Housing

Antisocial behaviour

We want to provide a better social housing experience for our tenants and for the surrounding communities. This includes living somewhere that is safe.

While the majority of social housing tenants are good neighbours and law-abiding people, there are a small number of tenants whose antisocial and illegal behaviour puts the safety and security of their neighbours at risk.

We have introduced laws to crackdown on criminal and antisocial behaviour in social housing properties across NSW to better protect tenants and the wider community.

To support these laws,  policies and processes have been developed which will ensure the system is fair for all.

These policy changes ensure our most vulnerable tenants are better taken care of by allowing us to identify opportunities for intervention services. In this way, we are making sure people with disabilities or mental health issues, and women and children who are victims of domestic violence can sustain their tenancies.

What’s changed?

Legislation

The Residential Tenancies Act 2010 and the Housing Act 2001 have been amended to allow FACS to terminate public housing tenancies for antisocial and criminal behaviour and other purposes.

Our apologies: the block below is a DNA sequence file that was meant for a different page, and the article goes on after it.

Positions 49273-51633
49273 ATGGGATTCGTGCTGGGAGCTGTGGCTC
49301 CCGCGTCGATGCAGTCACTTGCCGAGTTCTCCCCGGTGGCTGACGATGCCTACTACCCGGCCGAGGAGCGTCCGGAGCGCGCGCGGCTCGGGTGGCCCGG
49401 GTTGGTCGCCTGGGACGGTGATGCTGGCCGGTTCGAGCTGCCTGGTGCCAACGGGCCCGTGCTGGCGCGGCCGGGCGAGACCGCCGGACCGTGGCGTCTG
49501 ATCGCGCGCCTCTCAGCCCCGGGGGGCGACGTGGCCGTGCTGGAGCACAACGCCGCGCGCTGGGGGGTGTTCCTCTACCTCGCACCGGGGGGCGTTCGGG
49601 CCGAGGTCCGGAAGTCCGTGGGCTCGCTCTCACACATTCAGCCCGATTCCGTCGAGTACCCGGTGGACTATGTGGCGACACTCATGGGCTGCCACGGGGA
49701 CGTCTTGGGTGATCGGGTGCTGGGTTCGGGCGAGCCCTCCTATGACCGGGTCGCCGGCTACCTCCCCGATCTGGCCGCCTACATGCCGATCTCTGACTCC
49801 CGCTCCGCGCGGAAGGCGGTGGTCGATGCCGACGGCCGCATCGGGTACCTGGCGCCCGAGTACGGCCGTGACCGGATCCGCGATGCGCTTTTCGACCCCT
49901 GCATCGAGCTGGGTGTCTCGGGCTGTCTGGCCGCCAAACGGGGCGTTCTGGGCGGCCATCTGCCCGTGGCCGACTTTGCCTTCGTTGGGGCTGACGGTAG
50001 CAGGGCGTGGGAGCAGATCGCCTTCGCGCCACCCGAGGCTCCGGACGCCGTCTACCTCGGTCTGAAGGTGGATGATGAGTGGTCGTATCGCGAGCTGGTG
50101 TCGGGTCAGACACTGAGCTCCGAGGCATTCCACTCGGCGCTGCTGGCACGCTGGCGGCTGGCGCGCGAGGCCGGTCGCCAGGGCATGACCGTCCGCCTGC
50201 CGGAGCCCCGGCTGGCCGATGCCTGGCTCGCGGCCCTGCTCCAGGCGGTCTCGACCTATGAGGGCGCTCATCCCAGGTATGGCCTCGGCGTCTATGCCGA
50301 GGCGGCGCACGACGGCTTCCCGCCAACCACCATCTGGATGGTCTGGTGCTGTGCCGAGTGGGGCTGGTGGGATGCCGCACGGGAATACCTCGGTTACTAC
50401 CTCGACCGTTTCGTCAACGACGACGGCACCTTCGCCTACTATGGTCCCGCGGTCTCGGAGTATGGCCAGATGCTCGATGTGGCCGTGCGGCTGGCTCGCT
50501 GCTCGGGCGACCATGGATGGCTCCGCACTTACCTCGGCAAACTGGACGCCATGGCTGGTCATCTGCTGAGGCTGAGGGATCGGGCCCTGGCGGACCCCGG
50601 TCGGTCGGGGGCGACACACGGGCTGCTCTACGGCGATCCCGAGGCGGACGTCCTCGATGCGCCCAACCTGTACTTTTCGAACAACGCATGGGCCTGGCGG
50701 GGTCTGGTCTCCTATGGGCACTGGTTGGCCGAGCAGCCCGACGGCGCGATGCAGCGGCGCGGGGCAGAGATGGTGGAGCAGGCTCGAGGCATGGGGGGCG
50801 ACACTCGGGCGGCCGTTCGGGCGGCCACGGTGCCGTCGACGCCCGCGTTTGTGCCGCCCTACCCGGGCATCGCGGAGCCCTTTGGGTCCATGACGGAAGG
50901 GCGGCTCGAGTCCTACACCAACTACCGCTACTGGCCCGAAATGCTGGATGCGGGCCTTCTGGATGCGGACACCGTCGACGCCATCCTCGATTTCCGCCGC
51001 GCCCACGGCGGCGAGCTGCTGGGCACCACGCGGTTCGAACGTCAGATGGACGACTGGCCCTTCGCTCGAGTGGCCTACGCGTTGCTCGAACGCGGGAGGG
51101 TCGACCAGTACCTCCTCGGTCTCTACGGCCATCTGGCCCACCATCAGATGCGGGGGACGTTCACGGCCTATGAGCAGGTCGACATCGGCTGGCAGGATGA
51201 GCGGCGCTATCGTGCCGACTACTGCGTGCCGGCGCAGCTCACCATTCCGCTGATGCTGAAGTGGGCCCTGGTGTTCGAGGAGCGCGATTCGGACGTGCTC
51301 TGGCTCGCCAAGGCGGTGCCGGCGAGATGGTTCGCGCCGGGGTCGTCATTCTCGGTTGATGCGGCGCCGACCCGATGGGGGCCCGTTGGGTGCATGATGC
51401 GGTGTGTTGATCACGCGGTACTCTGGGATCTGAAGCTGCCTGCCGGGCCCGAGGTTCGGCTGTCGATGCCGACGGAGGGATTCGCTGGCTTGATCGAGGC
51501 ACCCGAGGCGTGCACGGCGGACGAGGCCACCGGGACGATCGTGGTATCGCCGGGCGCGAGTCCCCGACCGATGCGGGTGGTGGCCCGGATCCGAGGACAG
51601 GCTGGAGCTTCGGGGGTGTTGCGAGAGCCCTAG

Policy

A new Antisocial Behaviour Management policy has been developed which tenants should make themselves aware of.

Read more about what this mean for tenants.

Strikes policies

FACS can  issue Strike Notices to tenants engaging in antisocial behaviour such as playing loud music or hosting wild parties. Tenants who receive three strikes for antisocial behaviour within 12 months may face eviction.

If a tenant engages in severe illegal behaviour – such as serious drug crimes or storing an unlicensed firearm, FACS can apply directly to the NSW Civil and Administrative Tribunal which will have less discretion to stop the tenant being evicted.

A community voice in the Tribunal

Tenants, neighbours and the community can have a voice in the Tribunal with the introduction of Neighbourhood Impact Statements. Neighbours will have the opportunity to contribute to a Statement which will help the Tribunal understand how a tenant’s antisocial behaviour has affected them and the broader community.

Probationary leases

Twelve-month probationary leases were introduced for most new tenants. Probationary leases set expectations of tenants from the start of their tenancy to pay rent, show respect for neighbours and meet the other conditions of their lease.

How do I report Antisocial Behaviour and what will I need to provide?

  • Contact your local office
  • Complete a Witness Incident Report and return this to your local office
  • Complete the online feedback form
  • Phone 1800 422 322 (Monday to Friday: 8.30am – 4.30pm

www.facs.nsw.gov.au